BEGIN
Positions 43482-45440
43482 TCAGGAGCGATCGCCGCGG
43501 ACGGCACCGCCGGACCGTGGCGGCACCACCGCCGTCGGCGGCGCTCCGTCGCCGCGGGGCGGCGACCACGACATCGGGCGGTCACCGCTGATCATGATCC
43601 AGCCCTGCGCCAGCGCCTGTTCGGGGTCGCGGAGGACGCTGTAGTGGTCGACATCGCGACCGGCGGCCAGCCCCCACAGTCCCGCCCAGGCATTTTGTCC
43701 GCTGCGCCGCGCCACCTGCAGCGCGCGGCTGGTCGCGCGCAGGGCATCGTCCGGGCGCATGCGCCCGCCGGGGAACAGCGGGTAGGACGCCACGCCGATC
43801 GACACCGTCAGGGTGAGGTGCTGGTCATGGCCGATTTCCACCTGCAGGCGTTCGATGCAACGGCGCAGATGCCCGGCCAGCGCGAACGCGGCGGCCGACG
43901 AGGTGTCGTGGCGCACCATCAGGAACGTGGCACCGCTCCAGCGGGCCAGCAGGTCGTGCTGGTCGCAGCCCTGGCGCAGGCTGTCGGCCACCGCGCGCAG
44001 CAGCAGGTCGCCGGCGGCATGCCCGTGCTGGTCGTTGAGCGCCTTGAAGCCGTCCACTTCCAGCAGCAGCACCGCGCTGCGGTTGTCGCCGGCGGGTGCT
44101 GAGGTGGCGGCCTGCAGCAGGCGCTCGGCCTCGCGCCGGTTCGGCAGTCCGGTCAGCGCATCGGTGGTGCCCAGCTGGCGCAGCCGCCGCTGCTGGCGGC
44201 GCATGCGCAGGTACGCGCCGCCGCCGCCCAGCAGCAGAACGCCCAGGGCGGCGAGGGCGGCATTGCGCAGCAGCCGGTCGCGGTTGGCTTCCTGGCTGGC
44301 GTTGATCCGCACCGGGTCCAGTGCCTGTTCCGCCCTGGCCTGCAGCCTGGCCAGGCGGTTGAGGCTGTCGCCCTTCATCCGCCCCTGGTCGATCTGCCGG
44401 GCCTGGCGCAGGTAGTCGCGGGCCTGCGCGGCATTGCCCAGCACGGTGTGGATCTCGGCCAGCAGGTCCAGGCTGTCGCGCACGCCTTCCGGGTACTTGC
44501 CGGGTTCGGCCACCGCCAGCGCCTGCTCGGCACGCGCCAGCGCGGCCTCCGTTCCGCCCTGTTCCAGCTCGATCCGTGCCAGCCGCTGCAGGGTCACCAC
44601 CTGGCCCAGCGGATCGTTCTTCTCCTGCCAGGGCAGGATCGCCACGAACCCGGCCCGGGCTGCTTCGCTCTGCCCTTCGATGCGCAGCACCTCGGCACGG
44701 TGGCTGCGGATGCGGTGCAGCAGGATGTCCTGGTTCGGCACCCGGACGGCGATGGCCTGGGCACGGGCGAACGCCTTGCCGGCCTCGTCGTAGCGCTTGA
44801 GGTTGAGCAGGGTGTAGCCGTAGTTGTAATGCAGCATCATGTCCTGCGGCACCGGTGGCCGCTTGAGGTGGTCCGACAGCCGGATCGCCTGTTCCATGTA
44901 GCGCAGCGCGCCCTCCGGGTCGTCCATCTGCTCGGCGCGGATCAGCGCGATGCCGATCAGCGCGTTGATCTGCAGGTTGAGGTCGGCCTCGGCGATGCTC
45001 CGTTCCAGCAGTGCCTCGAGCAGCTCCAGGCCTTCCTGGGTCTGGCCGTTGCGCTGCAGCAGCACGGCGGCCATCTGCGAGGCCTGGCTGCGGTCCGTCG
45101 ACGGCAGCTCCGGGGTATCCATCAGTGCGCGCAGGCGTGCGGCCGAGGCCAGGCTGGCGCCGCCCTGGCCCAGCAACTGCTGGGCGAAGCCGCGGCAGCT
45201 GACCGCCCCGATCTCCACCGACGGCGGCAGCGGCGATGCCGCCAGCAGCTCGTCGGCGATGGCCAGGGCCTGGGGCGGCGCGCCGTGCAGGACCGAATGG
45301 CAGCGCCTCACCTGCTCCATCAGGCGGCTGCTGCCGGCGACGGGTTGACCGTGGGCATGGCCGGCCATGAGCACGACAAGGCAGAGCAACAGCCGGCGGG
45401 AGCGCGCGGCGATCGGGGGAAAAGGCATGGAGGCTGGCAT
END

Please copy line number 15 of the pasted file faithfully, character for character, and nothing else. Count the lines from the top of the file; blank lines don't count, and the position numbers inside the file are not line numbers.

44701 TGGCTGCGGATGCGGTGCAGCAGGATGTCCTGGTTCGGCACCCGGACGGCGATGGCCTGGGCACGGGCGAACGCCTTGCCGGCCTCGTCGTAGCGCTTGA